The Fed’s ultimate goal is to guide the economy into a soft landing, i.e. slow growth but not kill it while it reins in inflation. But historically things do not end well when the central bank embarks on a rate-hiking campaign. More than 80 percent of the time, it results in a recession. But there have been some successes; Powell likes to point to 1995 as one. From early 1994 to early 1995, the Fed hiked its short-term rate target from 3 to 6 percent, which stifled the rise in inflation without leading to a recession. But the inflation peak then was 3.25 percent, less than half of where it is now. It has never accomplished that feat when inflation topped 5 percent.
That said, there are several things working in favor of a more successful outcome this time. For one, some special forces continue to drive up inflation, which should unwind as conditions normalize. Supply-chain disruptions caused by pandemic-related restrictions will ease as health conditions improve. Likewise, as workers feel more comfortable about returning to offices, the labor supply will expand and curtail wage growth. Consumers, too, are eager to resume normal spending behavior, spending more on services, which will relieve pressure on the prices of goods. Finally, geopolitical tensions should hopefully fade before the end of the year and ease the squeeze driving up oil prices.
It is difficult to measure how much these external shocks to supply have contributed to the inflation surge. The Fed is probably correct that some price pressures will ease on their own as these transitory influences fade. If so, it may not have to move as aggressively to bring inflation down to acceptable levels. But some inflationary influences that were dormant before the onset of the pandemic are likely to stick. It’s doubtful that labor shortages will be resolved anytime soon, thanks to a wave of retirements, reduced immigration, and other factors keeping workers on the sidelines, all of which points to more rapid increases in labor costs than before. And the war in Ukraine is prompting the U.S. to recalibrate trade links for security reasons, with an eye towards producing goods domestically instead of importing them from unreliable nations. That deglobalization trend, should it continue, would increase production costs.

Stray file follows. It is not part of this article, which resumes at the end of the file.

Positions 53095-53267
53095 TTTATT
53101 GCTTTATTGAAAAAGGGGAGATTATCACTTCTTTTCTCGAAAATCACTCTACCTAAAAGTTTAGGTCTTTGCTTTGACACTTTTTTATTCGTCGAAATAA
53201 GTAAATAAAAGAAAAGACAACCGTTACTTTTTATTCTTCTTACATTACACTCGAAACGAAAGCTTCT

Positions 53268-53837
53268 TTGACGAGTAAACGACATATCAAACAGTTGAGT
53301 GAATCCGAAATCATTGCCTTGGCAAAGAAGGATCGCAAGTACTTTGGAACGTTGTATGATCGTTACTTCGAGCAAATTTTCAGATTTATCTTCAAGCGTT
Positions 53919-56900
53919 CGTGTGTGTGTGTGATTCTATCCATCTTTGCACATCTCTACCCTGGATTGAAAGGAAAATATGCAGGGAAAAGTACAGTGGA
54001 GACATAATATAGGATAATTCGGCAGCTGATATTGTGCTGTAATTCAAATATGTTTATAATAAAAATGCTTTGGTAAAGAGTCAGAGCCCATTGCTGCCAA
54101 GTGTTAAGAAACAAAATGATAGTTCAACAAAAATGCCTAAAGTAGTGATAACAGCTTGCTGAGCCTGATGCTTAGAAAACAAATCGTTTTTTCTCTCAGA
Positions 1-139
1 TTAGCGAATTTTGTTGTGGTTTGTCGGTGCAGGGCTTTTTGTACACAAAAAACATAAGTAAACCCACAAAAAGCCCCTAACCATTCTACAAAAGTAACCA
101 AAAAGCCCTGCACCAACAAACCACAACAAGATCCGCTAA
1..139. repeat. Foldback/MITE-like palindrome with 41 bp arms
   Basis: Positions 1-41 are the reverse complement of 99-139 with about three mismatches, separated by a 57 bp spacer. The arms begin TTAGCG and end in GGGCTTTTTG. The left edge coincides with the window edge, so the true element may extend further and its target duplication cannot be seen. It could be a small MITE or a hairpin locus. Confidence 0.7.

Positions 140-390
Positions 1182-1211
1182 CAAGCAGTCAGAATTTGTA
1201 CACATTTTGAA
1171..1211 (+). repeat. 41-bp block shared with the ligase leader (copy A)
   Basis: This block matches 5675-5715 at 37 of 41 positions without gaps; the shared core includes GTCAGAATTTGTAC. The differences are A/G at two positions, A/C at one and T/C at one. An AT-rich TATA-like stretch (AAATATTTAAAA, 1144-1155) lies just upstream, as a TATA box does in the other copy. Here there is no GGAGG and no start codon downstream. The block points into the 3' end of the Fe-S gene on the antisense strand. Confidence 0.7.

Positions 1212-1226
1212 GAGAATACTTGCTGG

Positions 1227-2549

Meanwhile, demand continues to outpace supply and pressure the Fed to sap some of its strength. Although history suggests that it will go too far and send the economy into a recession, that risk is likely higher for 2023 than this year.